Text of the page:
The worldwide shortage of airline pilots is reducing the quality of flights on offer. According to Boeing, the Aviation industry will need almost 800,000 new pilots by 2037 just to meet demand. This is around double the current Aviation workforce, and with air travel expected to double over the next twenty years, how will airlines keep up with demand without enough pilots?
Many are claiming that the pilot shortage is due to lower ticket costs and higher oil prices – this means less money for highly trained pilots. In the 1980’s, some pilot salaries reached $300,000. This has rapidly declined in the wake of the Great Recession, with pilot wages dropping 9.5% on average between 2000 to 2012, making the job far less attractive. The pilot shortage has seen the average pilot wage skyrocket in 2018, as airlines try to retain pilots and recruit the best new pilots.
Beyond that, there are many barriers to entry for young pilots. Pilots now need to train for hundreds of hours in simulations, which, whilst making Aviation safer, rack up prohibitive costs during their training. Pilots in America must train for 1,500 hours and then an additional 1,000 hours to qualify as Captains. Finally, in the next few years we’ll see an even further reduction in pilot numbers as many existing staff are almost at retiring age.
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The blunt reality of the pilot shortage means fewer planes in the air, fewer people paying for airline tickets and less profit for the airline. This has often perpetuated a vicious cycle where airlines have reduced staff numbers to offset profit loss, leading to lower quality flights and fewer returning customers.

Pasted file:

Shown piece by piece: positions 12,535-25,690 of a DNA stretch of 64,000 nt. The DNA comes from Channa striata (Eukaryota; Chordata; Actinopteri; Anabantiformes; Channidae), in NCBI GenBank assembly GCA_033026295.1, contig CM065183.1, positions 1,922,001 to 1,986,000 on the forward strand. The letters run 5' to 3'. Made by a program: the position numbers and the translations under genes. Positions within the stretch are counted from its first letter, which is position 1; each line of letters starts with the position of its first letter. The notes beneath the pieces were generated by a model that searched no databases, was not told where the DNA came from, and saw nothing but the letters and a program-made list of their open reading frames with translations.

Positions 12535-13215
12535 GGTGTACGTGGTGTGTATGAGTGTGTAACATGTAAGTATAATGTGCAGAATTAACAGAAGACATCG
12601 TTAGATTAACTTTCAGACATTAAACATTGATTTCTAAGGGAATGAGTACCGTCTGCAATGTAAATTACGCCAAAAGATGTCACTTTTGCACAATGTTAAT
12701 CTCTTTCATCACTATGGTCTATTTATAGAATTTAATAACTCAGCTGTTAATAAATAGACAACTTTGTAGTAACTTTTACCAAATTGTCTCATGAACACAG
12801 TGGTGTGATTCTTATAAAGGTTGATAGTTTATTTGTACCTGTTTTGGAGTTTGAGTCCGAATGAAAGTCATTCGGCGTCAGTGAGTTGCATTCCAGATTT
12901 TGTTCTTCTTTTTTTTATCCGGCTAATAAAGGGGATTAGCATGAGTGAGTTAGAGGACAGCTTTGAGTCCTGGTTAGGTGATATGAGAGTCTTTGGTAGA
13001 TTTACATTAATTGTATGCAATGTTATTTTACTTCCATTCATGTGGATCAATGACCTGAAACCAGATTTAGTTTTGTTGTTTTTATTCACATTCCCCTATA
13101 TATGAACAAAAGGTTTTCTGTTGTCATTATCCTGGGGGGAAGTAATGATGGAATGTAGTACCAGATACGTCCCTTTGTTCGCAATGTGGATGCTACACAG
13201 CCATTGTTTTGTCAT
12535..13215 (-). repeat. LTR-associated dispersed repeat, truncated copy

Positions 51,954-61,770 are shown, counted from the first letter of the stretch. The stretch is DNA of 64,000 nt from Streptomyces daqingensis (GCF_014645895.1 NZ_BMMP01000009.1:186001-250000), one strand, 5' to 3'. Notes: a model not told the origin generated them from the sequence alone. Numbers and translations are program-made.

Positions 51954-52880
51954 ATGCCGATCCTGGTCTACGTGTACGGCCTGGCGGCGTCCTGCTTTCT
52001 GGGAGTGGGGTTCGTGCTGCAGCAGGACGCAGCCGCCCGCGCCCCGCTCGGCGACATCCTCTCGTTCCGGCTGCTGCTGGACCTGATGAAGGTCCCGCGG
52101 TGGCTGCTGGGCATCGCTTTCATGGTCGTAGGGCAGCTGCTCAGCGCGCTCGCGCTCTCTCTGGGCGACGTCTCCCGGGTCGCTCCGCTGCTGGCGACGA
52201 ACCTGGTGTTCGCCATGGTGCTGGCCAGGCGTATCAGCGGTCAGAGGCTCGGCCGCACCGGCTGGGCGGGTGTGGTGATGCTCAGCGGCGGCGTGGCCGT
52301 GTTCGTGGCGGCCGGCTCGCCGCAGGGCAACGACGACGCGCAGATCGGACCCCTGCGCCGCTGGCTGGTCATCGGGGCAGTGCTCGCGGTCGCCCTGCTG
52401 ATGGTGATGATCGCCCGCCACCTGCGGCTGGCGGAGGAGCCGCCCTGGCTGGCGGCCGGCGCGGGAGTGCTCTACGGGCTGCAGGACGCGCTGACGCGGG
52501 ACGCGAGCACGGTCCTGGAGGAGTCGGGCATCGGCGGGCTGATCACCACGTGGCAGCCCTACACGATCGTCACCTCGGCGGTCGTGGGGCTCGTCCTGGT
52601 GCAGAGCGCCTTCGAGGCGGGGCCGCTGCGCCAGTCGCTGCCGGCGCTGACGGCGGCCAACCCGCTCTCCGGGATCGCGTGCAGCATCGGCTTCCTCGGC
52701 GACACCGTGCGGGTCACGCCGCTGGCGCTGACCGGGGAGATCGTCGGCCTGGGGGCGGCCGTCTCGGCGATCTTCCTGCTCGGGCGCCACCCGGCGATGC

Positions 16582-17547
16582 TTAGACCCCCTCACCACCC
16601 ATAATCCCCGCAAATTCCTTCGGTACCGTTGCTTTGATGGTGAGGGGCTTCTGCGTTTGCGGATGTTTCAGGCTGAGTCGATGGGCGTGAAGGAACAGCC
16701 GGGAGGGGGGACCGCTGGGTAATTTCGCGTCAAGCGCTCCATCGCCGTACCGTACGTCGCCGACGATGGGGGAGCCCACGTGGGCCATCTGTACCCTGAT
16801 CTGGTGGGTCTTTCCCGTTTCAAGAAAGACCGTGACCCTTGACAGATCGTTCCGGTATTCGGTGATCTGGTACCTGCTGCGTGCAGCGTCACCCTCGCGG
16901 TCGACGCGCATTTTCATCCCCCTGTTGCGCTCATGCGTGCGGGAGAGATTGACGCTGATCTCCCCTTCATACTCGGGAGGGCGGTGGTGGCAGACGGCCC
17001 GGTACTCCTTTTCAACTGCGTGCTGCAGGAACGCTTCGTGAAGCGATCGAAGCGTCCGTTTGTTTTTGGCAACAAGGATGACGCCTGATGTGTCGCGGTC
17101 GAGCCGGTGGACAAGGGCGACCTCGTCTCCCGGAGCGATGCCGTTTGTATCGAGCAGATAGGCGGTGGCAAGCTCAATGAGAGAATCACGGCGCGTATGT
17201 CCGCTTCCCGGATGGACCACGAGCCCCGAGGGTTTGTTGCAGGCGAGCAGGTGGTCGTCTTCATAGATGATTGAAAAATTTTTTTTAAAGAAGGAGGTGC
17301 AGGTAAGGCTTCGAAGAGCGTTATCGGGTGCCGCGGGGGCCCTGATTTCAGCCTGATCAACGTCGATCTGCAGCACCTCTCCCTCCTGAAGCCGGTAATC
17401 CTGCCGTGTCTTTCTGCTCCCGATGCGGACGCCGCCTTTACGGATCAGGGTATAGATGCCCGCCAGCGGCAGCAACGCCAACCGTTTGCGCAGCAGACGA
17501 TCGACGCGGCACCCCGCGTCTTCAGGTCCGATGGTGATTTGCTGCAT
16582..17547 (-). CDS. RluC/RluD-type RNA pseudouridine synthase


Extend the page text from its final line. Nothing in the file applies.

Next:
This is enough to drive smaller airlines out of business, as they can’t compete with larger salaries offered by competitors. Ultimately fewer airlines may lower competition but could also stagnate the Aviation market and harm growth.
Some airlines are planning to branch out into pilot training to address the pilot shortage. Qantas is planning to invest $15 million into a pilot school, and Emirates has already opened a $135 million flight academy to train the next generation of pilots. Some larger airlines are looking to lower their planes to just one pilot, or even remove them entirely. Currently most planes are required to have at least two pilots, but as airlines are struggling to meet that number, it will likely be lowered to just one in the coming years.
The pilot shortage may lessen in severity as more young people are drawn to the career thanks to higher wages, or may worsen as major airlines move to eliminate the career entirely.